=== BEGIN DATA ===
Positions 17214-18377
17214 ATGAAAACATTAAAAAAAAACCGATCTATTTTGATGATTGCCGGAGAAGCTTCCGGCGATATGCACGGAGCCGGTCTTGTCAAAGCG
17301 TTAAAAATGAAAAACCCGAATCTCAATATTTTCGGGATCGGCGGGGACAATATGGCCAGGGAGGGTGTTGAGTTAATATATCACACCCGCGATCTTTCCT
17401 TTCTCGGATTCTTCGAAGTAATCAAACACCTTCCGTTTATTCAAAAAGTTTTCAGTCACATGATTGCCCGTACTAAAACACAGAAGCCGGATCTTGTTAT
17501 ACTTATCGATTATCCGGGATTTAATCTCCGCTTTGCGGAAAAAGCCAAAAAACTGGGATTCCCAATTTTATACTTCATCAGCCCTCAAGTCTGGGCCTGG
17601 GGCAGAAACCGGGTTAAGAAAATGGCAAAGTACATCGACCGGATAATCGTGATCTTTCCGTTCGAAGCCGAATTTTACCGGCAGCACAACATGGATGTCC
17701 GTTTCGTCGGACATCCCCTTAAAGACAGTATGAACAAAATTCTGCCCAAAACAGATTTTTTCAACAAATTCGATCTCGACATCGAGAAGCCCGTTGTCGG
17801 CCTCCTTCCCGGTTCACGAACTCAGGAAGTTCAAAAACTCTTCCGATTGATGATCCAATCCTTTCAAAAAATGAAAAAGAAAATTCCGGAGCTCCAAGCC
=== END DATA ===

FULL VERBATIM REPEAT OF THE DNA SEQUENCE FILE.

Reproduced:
Positions 17214-18377
17214 ATGAAAACATTAAAAAAAAACCGATCTATTTTGATGATTGCCGGAGAAGCTTCCGGCGATATGCACGGAGCCGGTCTTGTCAAAGCG
17301 TTAAAAATGAAAAACCCGAATCTCAATATTTTCGGGATCGGCGGGGACAATATGGCCAGGGAGGGTGTTGAGTTAATATATCACACCCGCGATCTTTCCT
17401 TTCTCGGATTCTTCGAAGTAATCAAACACCTTCCGTTTATTCAAAAAGTTTTCAGTCACATGATTGCCCGTACTAAAACACAGAAGCCGGATCTTGTTAT
17501 ACTTATCGATTATCCGGGATTTAATCTCCGCTTTGCGGAAAAAGCCAAAAAACTGGGATTCCCAATTTTATACTTCATCAGCCCTCAAGTCTGGGCCTGG
17601 GGCAGAAACCGGGTTAAGAAAATGGCAAAGTACATCGACCGGATAATCGTGATCTTTCCGTTCGAAGCCGAATTTTACCGGCAGCACAACATGGATGTCC
17701 GTTTCGTCGGACATCCCCTTAAAGACAGTATGAACAAAATTCTGCCCAAAACAGATTTTTTCAACAAATTCGATCTCGACATCGAGAAGCCCGTTGTCGG
17801 CCTCCTTCCCGGTTCACGAACTCAGGAAGTTCAAAAACTCTTCCGATTGATGATCCAATCCTTTCAAAAAATGAAAAAGAAAATTCCGGAGCTCCAAGCC